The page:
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  How to calculate energy in two-band Hubbard model

+ 3 like - 0 dislike

It might be a very easy question for you, but I am confused and I need helps.

In the simplest Hubbard model at one-dimensional lattice, I ignore the $U$ term and only remain the hopping term. $$H=-t\sum_{<ij>}{c^{\dagger}_{i} c_{j}}$$ where $c^{\dagger}_i$ and $c_i$ are creation operator and annihilation operator on site $i$, respectively.

And the Fourier transformation is defined as $$c_{k}=\frac{1}{\sqrt{V}}\sum_{i}{c_{i} e^{i k r_{i}}}$$ here, the summing index $i$ is subcript, and it is different from the imaginary unit $i$.

Finally, we get $$H(k)=\sum_{k}{\epsilon_{k} c^{\dagger}_{k} c_{k}}$$ by sum over all site index $i$, and $<ij>$ gives geometric factor which is included in energy $\epsilon_{k}$.




Here, my qusetion is, for bilattice, $\epsilon_{k}$ should give two energy bond -- one $k$ should give two differnet energy. I don't know how to calculate it.

Could you help me?

This post imported from StackExchange Physics at 2014-05-04 11:30 (UCT), posted by SE-user qfzklm
asked Apr 28, 2014 in Theoretical Physics by UnknownToSE (505 points) [ no revision ]
retagged May 4, 2014
It is not clear what you call a bilattice. Do you have a formula (in real space) for it ?

This post imported from StackExchange Physics at 2014-05-04 11:30 (UCT), posted by SE-user Adam

1 Answer

+ 2 like - 0 dislike

When considering a bilattice you need to distinguish two type of sites.

       A       B               A       B


For instance you can denote the two kind of sites with letters $A$ and $B$ as it is shown above. Then you have now two different creation and destruction operators . $c_{iA}^{\dagger}$ and $c_{iA}$ in order to create or annihilate a particle in $A$ sites and $c_{iB}^{\dagger}$ and $c_{iB}$ for $B$ sites.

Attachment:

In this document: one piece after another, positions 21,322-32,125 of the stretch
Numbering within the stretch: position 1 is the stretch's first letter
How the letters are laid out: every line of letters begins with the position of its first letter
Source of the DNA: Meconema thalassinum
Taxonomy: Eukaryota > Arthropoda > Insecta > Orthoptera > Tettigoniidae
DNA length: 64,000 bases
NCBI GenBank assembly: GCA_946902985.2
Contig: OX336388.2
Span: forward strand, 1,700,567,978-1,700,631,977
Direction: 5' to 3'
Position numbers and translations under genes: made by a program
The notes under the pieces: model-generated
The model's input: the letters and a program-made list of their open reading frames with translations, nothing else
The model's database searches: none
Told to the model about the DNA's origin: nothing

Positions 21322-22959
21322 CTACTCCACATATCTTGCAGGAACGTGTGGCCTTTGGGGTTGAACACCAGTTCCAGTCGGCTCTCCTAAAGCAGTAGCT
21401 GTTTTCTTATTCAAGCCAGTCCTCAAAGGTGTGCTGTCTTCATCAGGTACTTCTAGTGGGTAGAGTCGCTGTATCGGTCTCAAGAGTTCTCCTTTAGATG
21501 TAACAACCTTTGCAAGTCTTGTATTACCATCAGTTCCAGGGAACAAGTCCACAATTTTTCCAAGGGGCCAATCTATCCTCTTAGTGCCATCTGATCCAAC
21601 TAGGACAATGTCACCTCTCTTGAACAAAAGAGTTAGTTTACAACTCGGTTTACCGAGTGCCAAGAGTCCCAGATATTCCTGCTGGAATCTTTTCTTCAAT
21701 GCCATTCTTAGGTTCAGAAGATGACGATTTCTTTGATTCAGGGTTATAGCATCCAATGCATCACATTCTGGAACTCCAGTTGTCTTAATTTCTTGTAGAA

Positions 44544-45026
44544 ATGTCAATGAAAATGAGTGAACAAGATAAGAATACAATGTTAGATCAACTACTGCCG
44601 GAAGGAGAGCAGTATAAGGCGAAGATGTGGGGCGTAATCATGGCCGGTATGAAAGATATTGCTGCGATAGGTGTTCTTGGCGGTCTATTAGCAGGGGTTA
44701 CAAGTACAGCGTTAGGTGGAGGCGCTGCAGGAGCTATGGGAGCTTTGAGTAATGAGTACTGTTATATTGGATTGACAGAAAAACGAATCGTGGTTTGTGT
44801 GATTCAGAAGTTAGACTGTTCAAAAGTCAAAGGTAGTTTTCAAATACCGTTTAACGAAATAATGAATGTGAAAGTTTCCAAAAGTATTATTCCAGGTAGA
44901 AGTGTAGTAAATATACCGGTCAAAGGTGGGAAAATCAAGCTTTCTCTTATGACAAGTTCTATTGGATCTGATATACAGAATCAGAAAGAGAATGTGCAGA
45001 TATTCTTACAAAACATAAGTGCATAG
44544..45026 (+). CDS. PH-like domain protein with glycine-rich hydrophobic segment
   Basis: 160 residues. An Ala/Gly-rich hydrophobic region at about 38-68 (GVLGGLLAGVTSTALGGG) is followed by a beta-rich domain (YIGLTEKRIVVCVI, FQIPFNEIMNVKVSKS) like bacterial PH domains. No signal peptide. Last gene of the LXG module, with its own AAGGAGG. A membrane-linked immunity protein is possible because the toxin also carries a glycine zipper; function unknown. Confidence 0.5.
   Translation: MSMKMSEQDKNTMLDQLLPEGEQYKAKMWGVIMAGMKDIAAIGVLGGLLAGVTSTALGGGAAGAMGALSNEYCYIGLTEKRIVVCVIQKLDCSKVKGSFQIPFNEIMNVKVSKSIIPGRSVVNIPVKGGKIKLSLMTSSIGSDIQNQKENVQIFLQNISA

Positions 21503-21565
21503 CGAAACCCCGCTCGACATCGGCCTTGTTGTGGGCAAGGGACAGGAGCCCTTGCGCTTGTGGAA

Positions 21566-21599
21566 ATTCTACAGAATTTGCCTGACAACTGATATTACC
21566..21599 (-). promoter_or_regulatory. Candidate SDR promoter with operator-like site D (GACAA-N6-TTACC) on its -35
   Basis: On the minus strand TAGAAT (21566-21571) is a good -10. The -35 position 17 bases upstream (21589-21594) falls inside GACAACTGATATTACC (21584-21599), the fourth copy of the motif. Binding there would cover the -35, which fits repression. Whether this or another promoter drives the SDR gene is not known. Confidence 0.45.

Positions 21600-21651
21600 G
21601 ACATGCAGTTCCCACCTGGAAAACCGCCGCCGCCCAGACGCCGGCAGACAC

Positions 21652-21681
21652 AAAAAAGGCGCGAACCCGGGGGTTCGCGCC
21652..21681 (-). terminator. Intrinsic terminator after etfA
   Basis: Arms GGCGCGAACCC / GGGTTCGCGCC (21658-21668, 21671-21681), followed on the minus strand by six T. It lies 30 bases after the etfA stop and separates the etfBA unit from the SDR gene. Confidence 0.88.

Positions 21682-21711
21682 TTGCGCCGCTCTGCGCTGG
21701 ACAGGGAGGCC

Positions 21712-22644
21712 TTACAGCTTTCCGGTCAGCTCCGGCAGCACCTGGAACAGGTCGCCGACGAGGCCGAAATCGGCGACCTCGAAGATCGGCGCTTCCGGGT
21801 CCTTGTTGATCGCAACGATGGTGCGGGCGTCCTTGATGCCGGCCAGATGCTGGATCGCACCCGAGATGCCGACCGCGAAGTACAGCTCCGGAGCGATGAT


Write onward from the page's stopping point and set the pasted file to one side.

You have to be careful with indices $i$. With a simple lattice the sites had indices like that:

       A       A       A       A       A
      i-1      i      i+1     i+2     i+3

But know the indices are different since there is two kinds of sites:

       A       B               A       B
       i       i              i+1     i+1

All this changes expressions of Fourier transforms and hamiltonian: $$ c_{kA}=\frac{1}{\sqrt{V/2}}\sum_{i}{c_{iA} e^{i k r_{i}}} \quad \text{where} \quad r_i=i*(a+b) $$ $$ c_{kB}=\frac{1}{\sqrt{V/2}}\sum_{i}{c_{iB} e^{i k r_{i}}} \quad \text{where} \quad r_i=i*(a+b)+a $$ EDIT:The volume of the system has to be divided by two in Fourier transforms since there is now two sites in each primitive cell (there were only one before). END EDIT

The hamiltonian now takes the form: $$ H=-\sum_{i}{t_s (c^{\dagger}_{iA} c_{iB} + c^{\dagger}_{iB} c_{iA})+t_l (c^{\dagger}_{iB} c_{(i+1)A} + c^{\dagger}_{(i+1)A} c_{iB})} $$ where I have considered a one-dimensional problem. Since the distance between sites is not always the same, you might want to consider two different hopping parameters: $t_s$ for short jumps and $t_l$ for long ones.

EDIT: I had forgotten terms in the Hamiltonian, nearest neighbor hopping terms must be present in both ways $(A,i)\rightarrow (B,i)$ and $(B,i) \rightarrow(A,i)$. The long jumps are $(A,i+1)\rightarrow (B,i)$ and $(B,i)\rightarrow (A,i+1)$. END EDIT

If you want to obtain a diagonal form for your Hamiltonian, you can try to find a $2\times2$ matrix $M$ such that: $$ H=-\sum_{k}{(c^{\dagger}_{kA} c^{\dagger}_{kB})M\binom{c_{kA}}{c_{kB}}} $$ $M$ will contain hopping parameters $t_s$ and $t_l$, once you have diagonalized $M$ your problem is solved.

This post imported from StackExchange Physics at 2014-05-04 11:30 (UCT), posted by SE-user ChocoPouce
answered Apr 28, 2014 by ChocoPouce (20 points) [ no revision ]
Thank you so much! I tried your method, and got an answer. I calculate the matrix $M=\left( \begin{array}{} 0 & t_s e^{ika} + t_l e^{-ikb} \\ t_s e^{-ika} + t_l e^{ikb} & 0 \\ \end{array} \right)$ and energy is $E(k)=\pm |t_s e^{ika} + t_l e^{-ikb}|$. Am I right?

This post imported from StackExchange Physics at 2014-05-04 11:30 (UCT), posted by SE-user qfzklm
@qfzklm I had forgotten hermitian conjugate terms in the Hamiltonian, those terms represent the other way for a jump between two sites. I guess you'll have to preform the calculations again... Sorry. Also don't forget to divide the volume/number of particles by 2 in your Fourier transforms.

This post imported from StackExchange Physics at 2014-05-04 11:30 (UCT), posted by SE-user ChocoPouce
@qfzklm Actually you were right, you didn't forgot any terms. I check your $M$ matrix with the edited hamiltonian and it works (don't forget prefactors depending on volume). But I find a different energy $E(k) = \pm \sqrt{t_s^2 + t_l^2 + 2t_s t_l \cos(k(a+b))}$.

This post imported from StackExchange Physics at 2014-05-04 11:30 (UCT), posted by SE-user ChocoPouce

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